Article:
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From Dr Stephen Henson <>
Subject Re: Server Gated Certs (Was: TLS renegotiation attack, mod_ssl and OpenSSL)
Date Fri, 06 Nov 2009 03:09:07 GMT
Dirk-Willem van Gulik wrote:
> Dirk-Willem van Gulik wrote:
>> Actually Steve - you may know - what besides the obvious
>> extendedKeyUsage=nsSGC,msSGC
>> in the extension file needs to go into a sub-ca below a
>> self-signed-root-chain to make the browsers dance ? Or have they
>> hardcoded in some specific CA or similar ? Or is there a test case in
>> opnessl which is useful here ? As that would let us do decent tests
>> script.
> Hmm - just found
> which seems to be one of the few places on the web; which suggest that
> sepcial tagging in the browser is happening on a per-CA level.
> Is that indeed the case. That would suggest that we do need the help of
> a CA to do proper testing.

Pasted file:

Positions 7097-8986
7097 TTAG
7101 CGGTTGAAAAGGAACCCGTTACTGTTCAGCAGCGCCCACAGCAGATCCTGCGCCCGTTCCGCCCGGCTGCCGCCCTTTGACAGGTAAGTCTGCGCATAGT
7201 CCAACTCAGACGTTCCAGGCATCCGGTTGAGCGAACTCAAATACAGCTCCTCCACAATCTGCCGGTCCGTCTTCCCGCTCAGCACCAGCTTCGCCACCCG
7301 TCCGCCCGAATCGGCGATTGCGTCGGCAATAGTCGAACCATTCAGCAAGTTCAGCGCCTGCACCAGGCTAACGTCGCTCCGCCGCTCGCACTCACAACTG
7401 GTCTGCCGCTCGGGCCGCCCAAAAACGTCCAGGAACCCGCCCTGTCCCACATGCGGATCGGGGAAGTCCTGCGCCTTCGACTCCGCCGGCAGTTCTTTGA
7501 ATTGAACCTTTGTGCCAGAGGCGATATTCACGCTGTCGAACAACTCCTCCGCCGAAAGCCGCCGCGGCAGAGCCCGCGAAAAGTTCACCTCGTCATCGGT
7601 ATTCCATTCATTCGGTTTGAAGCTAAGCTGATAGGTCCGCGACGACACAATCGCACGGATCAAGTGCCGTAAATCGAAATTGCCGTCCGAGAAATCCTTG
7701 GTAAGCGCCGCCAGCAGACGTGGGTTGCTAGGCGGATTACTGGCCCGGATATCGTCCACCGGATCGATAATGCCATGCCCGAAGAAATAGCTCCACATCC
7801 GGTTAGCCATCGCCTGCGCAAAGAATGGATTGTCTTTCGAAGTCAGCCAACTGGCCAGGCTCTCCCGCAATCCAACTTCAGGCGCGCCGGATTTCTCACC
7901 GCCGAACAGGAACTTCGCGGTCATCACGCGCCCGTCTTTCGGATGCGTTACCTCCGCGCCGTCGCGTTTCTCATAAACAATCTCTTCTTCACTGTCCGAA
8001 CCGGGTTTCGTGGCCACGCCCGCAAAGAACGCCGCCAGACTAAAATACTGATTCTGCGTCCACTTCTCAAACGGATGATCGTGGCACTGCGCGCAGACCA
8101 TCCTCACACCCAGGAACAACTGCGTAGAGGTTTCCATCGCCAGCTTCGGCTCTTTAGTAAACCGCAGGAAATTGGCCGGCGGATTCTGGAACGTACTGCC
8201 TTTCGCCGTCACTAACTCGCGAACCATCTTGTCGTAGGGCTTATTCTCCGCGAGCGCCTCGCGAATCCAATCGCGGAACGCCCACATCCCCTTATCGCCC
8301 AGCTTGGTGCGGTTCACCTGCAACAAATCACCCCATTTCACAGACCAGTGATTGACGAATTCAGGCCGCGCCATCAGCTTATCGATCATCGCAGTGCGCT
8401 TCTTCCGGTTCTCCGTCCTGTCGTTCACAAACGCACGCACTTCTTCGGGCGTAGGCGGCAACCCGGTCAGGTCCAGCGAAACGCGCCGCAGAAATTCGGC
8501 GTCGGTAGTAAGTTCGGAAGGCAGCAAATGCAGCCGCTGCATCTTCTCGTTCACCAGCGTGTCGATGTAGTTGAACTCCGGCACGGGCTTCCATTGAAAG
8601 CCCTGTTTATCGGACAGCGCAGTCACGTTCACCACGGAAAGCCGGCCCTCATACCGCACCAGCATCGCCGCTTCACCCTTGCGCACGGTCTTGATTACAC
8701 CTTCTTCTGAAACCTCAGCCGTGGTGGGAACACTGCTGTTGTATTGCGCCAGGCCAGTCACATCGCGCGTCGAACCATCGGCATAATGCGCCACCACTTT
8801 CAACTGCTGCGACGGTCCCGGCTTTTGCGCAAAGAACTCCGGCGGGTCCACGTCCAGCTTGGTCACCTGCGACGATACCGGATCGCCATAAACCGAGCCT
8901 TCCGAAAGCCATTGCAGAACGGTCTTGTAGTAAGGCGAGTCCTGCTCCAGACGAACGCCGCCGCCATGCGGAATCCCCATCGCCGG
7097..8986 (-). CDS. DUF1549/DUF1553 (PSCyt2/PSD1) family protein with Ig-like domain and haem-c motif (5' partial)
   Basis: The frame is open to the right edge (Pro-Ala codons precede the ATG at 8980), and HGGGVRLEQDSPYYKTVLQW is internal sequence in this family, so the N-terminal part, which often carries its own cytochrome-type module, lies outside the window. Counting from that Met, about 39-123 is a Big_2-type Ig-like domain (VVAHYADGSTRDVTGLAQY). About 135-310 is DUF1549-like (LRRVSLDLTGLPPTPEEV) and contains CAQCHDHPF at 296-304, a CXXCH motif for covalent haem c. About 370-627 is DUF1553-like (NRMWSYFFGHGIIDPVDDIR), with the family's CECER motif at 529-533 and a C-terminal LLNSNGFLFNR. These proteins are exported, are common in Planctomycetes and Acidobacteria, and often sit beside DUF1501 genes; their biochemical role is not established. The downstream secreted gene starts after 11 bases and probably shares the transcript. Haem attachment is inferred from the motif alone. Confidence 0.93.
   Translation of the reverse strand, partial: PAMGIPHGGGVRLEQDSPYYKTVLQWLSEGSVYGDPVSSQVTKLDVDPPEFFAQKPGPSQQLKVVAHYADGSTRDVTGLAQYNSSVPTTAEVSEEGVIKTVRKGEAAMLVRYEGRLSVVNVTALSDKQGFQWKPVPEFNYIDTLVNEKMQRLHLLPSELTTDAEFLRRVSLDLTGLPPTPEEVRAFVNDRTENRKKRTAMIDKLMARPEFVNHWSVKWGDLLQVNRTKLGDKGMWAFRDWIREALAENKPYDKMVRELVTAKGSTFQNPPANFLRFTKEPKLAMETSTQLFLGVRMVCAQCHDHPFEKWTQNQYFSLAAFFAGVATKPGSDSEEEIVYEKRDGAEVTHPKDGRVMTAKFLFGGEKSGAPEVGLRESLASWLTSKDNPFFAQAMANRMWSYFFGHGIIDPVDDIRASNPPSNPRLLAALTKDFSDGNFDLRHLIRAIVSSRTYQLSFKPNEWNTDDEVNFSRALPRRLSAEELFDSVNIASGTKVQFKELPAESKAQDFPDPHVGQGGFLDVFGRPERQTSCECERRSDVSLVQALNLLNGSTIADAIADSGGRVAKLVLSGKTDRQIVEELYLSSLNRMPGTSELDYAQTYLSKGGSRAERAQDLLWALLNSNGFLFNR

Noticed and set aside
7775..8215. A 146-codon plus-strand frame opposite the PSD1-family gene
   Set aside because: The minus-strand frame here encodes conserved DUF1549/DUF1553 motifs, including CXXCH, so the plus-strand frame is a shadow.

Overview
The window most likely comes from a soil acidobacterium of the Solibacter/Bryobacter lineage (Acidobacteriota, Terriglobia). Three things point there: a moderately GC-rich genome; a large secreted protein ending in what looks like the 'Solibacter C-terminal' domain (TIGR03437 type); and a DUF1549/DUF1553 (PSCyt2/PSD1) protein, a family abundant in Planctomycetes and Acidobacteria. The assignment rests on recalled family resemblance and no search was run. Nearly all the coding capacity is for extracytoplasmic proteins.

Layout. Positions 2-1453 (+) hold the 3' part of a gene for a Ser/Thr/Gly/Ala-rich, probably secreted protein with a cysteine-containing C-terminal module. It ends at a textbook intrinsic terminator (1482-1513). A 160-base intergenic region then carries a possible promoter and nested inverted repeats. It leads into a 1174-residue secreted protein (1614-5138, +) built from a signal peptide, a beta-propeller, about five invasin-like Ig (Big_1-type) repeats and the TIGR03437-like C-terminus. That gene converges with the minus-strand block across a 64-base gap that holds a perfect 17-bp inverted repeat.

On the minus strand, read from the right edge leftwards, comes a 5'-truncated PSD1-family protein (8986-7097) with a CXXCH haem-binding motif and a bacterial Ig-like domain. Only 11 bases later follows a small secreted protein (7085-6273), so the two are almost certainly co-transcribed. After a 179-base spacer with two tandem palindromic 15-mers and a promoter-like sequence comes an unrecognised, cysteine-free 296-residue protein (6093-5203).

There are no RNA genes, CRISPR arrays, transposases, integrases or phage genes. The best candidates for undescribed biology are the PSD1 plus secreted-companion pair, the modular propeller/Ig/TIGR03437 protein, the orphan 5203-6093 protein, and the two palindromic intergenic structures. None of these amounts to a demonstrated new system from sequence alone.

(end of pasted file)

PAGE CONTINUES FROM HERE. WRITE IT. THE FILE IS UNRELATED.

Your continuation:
Some of it is coming back to me now ;-)

If any old CA (including user installed ones) could do SGC and/or Step Up then
there wouldn't be much point as the whole idea was to restrict who could use
strong cryptography, prompted by the export laws of the time.

You needed EKU extensions in each intermediate CA and the EE certificate in the
chain (it was optional in the root) *and* the root CA had to be authorised to do
SGC/Step Up.

As I recall you could flip a bit/byte in the NSS certificate database to do
this, I think that is documented somewhere. Caused quite a fuss at the time when
this was discovered. In these more enlightened times you may be able to do the
same with NSS tools.

I recall doing experiments with MS CryptoAPI to enable SGC: that was many
versions of Windows and MSIE ago though. You couldn't just flip a bit with that:
it was hard coded to one root.

I also remember that Netscape (as it was then) would only do Step up while MSIE
would do Step Up or SGC depending on whether the nsSGC or msSGC EKUs were
present in the chain.

SGC doesn't actually renegotiate in the normal sense at all. It just sends
another client hello before completing the first handshake. That was why OpenSSL
needed to be modified to support it: it was a technical violation of the protocol.

Dr Stephen N. Henson. Senior Technical/Cryptography Advisor,
Open Source Software Institute:
OpenSSL Core team:

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